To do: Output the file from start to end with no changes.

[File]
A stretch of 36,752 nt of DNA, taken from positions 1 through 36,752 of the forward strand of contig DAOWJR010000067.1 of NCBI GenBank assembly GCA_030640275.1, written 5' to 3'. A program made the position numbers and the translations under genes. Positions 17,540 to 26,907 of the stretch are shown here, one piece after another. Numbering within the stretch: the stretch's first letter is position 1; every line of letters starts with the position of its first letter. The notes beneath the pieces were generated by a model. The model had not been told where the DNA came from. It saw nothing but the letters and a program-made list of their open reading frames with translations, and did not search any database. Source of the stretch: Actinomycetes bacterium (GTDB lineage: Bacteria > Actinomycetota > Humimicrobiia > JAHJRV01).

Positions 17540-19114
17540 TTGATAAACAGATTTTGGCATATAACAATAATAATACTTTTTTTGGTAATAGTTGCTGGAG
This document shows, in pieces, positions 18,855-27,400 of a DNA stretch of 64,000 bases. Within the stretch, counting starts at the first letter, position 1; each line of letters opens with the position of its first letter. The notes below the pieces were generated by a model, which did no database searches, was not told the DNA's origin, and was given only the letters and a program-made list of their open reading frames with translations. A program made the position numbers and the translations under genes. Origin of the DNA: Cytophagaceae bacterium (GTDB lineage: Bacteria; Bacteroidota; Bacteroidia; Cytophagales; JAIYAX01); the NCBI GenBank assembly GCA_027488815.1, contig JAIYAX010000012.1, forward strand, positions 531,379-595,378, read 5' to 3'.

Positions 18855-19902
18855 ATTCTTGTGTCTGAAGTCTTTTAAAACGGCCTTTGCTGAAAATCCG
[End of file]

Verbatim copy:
A stretch of 36,752 nt of DNA, taken from positions 1 through 36,752 of the forward strand of contig DAOWJR010000067.1 of NCBI GenBank assembly GCA_030640275.1, written 5' to 3'. A program made the position numbers and the translations under genes. Positions 17,540 to 26,907 of the stretch are shown here, one piece after another. Numbering within the stretch: the stretch's first letter is position 1; every line of letters starts with the position of its first letter. The notes beneath the pieces were generated by a model. The model had not been told where the DNA came from. It saw nothing but the letters and a program-made list of their open reading frames with translations, and did not search any database. Source of the stretch: Actinomycetes bacterium (GTDB lineage: Bacteria > Actinomycetota > Humimicrobiia > JAHJRV01).

Positions 17540-19114
17540 TTGATAAACAGATTTTGGCATATAACAATAATAATACTTTTTTTGGTAATAGTTGCTGGAG
This document shows, in pieces, positions 18,855-27,400 of a DNA stretch of 64,000 bases. Within the stretch, counting starts at the first letter, position 1; each line of letters opens with the position of its first letter. The notes below the pieces were generated by a model, which did no database searches, was not told the DNA's origin, and was given only the letters and a program-made list of their open reading frames with translations. A program made the position numbers and the translations under genes. Origin of the DNA: Cytophagaceae bacterium (GTDB lineage: Bacteria; Bacteroidota; Bacteroidia; Cytophagales; JAIYAX01); the NCBI GenBank assembly GCA_027488815.1, contig JAIYAX010000012.1, forward strand, positions 531,379-595,378, read 5' to 3'.

Positions 18855-19902
18855 ATTCTTGTGTCTGAAGTCTTTTAAAACGGCCTTTGCTGAAAATCCG